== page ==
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3.3 What does reuse mean?

Figure 6
Figure 7

David Wiley (2007) has been one of the key thinkers and drivers in open content, and he originally proposed the 4Rs of Reuse [Tip: hold Ctrl and click a link to open it in a new tab. (Hide tip)] :

  • Reuse – the right to reuse the content in its unaltered/verbatim form (e.g. make a backup copy of the content)
  • Revise – the right to adapt, adjust, modify or alter the content itself (e.g. translate the content into another language)
  • Remix – the right to combine the original or revised content with other content to create something new (e.g. incorporate the content into a mashup)
  • Redistribute – the right to share copies of the original content, your revisions or your remixes with others (e.g. give a copy of the content to a friend). In 2014 Wiley (2014) added a 5th R: ‘Retain’ – the right to keep access to useful texts you have acquired during your studies (electronic copies of core text books, for example) after your course has ended and you have left the institution. He made this addition in response to the phenomenon he describes as ‘disappearing ink’, where to reduce the cost of texts, many education institutions have negotiated deals with publishers whereby the text can be accessed by students at a reduced cost but only for the duration of their course, in contrast to purchasing the full price hard copy which one would obviously retain ownership of in perpetuity.

Wiley (2007) makes the argument that the ‘open’ in ‘open content’ relates to licensing. It is about what the provider permits others to do with the content. It isn’t necessary for all 4/5Rs to be permitted, but the degree to which they are restricted can make a resource less or more open.

Many resources you encounter online have no rights information associated with them (think of most YouTube clips for example). This can place the educator in an awkward position – did the uploader have permission to use that video? If I use it in an educational context am I breaking copyright?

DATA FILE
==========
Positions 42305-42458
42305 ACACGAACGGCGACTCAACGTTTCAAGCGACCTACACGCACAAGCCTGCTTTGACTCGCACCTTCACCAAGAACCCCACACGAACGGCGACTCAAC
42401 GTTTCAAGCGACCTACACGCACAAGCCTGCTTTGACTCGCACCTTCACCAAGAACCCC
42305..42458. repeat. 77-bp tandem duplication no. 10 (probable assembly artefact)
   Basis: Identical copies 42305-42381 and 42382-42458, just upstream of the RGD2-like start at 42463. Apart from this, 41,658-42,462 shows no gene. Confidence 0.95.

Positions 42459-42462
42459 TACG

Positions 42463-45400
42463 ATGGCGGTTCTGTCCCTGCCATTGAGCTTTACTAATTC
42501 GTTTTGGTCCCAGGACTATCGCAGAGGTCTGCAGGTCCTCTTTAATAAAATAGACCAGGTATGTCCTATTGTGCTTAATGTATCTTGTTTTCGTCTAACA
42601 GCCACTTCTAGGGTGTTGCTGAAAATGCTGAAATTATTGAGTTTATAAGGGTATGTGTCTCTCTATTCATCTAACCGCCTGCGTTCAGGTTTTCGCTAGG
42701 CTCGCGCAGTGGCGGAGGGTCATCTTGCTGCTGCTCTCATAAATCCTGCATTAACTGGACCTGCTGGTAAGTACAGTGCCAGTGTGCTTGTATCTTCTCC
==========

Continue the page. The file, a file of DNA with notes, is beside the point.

Creative Commons Licence

Most OER projects and repositories deliberately want to encourage reuse so they adopt specific licences to promote this. The most common licence is the Creative Commons licence, although other licences exist.

The Creative Commons licence has a number of ‘settings’, so the rights owner can choose whether or not to place a set of restrictions on the reuse of their material and what those restrictions should be. These are explained on the Creative Commons website. The following Slideshare presentation also explains the different rights and the logic behind them:

Alternatively, this blog post from a lawyer explains them: ‘Creative Commons Licenses Explained In Plain English’, or this infographic from the OER Research Hub explains them for teachers.

For its OpenLearn project the OU selected a Creative Commons Attribution-NonCommercial-ShareAlike 4.0 Licence. There are three elements to this licence:

  • Attribution – anyone reusing this content needs to attribute the OU as the original creators. They can’t pass it off as their own content, for example.
  • Non-commercial – people are free to reuse the content, as long as it is not for commercial purposes. So they can’t take OpenLearn material, repackage it and sell it, for example.
  • Share Alike – anyone taking this material and adapting it must share it under a similar licence.

These are actually fairly easy conditions to meet for most cases, and the key to the Creative Commons licence is that it assumes reuse as the default. So the user (or reuser) needn’t ask for permission to reuse the content if they meet these conditions. This doesn’t mean, however, that other forms of reuse are prohibited, just that they do need explicit permission.

The Non-Commercial licence is one in particular that causes some anxiety because what constitutes commercial use can be a grey area. For example, if you use some Creative Commons – Non-Commercial (CC-NC) material in a course and then charge students a fee to study that course, does that constitute commercial use?

In The Case for Free Use: Reasons Not to Use a Creative Commons – NC License (2005), Erik Moller argues that the NC licence is ‘harmful’, while Alma Hales and Andy Lane set out the reasons why the OU adopted the Creative Commons licence in Creative Commons and The Open University (clicking this link should download a document to your device).

Activity 9: Choosing a licence

Timing: Timing: 1 hour

For your blog posts on this course so far, consider which of the Creative Commons licences you would use, and justify your choice in a further blog post. Then think about two different resources you have produced previously, perhaps teaching resources if you have them, or perhaps something more personal like photographs of a famous landmark, and consider which licence you might choose for these – add your justification to your blog post. If you are content to use Twitter to share your thoughts, Tweet about your blog post, including the hashtags #h817open and #Activity9, and search the hashtags on Twitter to see what other learners have said.